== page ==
Making a killing: The imperative to waive COVID-19 vaccine intellectual property rights

By Harry Hudson

Recent lobbying disclosures revealed that over 100 lobbyists have been deployed to the World Trade Organisation (WTO) by the pharmaceutical industry to block generic manufacture of COVID-19 vaccines. The background here is that the richest countries have over half the purchased vaccine doses, yet only 16% of the global population. This has led to calls to donate vaccines to the global poor. In low income countries, only 1 in 500 adults has received a vaccine, compared to 1 in 4 in rich countries.

To really understand this you have to look far back to the emergence of the AIDS epidemic and early therapeutics. In the 1990s, Ghana and Brazil tried to import generically manufactured drugs from India (a key site of non-profit generic drug manufacture for decades). This spurred legal action taken by the US against Brazil at the WTO, though was eventually dropped under intense political pressure. As May and Sell note in their summary of the affair, for the US Trade Representative, “whatever the human costs, intellectual property rights must be upheld.”[1]

Bill Gates has also been heavily criticised for insisting that IP law is maintained. It was Gates’s foundation who persuaded Oxford University to grant sole rights to AstraZeneca without a price guarantee. His defence seems to turn on whether or not Black and Brown people are smart enough to make vaccines, maintaining, “it’s only because of our grants and expertise that that can happen at all.” Gates cannot countenance the possibility that the same forces of global capitalism that made him one of the world’s richest men also entrench and maintain poverty in the Global South, precluding improvements in health and infrastructure. Indeed, the negotiated contracts are genuinely shocking. As reported by the New York Times, Pfizer has sought liability protection (including against negligence claims) by asking governments to put up assets including bank reserves, embassies and military bases, as collateral. The deals made by AstraZeneca are shrouded in secrecy, though also seem deeply problematic.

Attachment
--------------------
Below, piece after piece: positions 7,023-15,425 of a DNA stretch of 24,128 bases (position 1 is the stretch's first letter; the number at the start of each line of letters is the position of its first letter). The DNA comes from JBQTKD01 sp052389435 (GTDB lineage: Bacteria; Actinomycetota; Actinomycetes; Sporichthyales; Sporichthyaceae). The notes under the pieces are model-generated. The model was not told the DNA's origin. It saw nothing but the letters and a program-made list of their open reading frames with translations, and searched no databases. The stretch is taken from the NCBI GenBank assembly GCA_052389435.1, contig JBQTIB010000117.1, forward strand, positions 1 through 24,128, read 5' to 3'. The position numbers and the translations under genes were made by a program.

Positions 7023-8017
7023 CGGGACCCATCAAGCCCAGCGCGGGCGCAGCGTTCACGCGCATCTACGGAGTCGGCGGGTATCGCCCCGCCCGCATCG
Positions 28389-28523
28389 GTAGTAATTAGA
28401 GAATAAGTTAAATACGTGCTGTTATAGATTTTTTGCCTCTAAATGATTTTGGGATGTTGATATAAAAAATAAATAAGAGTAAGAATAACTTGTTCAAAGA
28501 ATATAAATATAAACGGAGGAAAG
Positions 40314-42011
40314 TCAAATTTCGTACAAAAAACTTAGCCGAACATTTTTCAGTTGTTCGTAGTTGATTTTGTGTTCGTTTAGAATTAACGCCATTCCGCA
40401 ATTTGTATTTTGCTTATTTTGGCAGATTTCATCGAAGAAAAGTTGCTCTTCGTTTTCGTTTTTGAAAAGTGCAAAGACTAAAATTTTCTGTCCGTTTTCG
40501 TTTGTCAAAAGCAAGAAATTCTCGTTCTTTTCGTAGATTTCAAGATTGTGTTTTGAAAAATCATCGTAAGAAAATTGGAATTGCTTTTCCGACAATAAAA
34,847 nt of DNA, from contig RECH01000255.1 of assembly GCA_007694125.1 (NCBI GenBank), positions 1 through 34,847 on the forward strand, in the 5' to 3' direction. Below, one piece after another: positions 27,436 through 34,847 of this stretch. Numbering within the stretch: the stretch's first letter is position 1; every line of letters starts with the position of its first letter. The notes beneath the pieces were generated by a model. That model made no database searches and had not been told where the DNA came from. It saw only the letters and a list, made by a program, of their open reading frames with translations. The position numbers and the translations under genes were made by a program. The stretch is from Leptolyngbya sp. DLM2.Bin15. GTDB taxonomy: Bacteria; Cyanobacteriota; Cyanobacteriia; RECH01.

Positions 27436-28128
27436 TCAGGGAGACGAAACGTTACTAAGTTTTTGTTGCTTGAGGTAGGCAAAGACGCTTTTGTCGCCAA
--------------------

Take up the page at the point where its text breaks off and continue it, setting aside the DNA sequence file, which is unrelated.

The biggest kick in the teeth is that COVID-19 vaccination development has dispelled the greatest capitalist myth in medicine: private sector investment is needed to develop drugs, and this investment will only take place if the product can be monetised. Not only does this take a tragically reductive view of human motivations (if I cared solely about money, I’d have trained in banking not medicine and law) it is also factually wrong: in the case of Oxford-AstraZeneca vaccine, for example, the public provided over 97% of research and development costs. A case in point is that of Cuba: it has developed five vaccines, two of which are in phase III trials (of 23 COVID-19 vaccines globally). When Boris Johnson says capitalism and greed gave Britain its vaccine success, what he means is that greedy capitalists are able to monetise a product the public paid to develop, ensure protectionist IP policies prevent the global poor from access, then take the profits. It is on this background that we must judge why 85 countries (including almost all of Africa) likely won’t even have vaccines until 2023.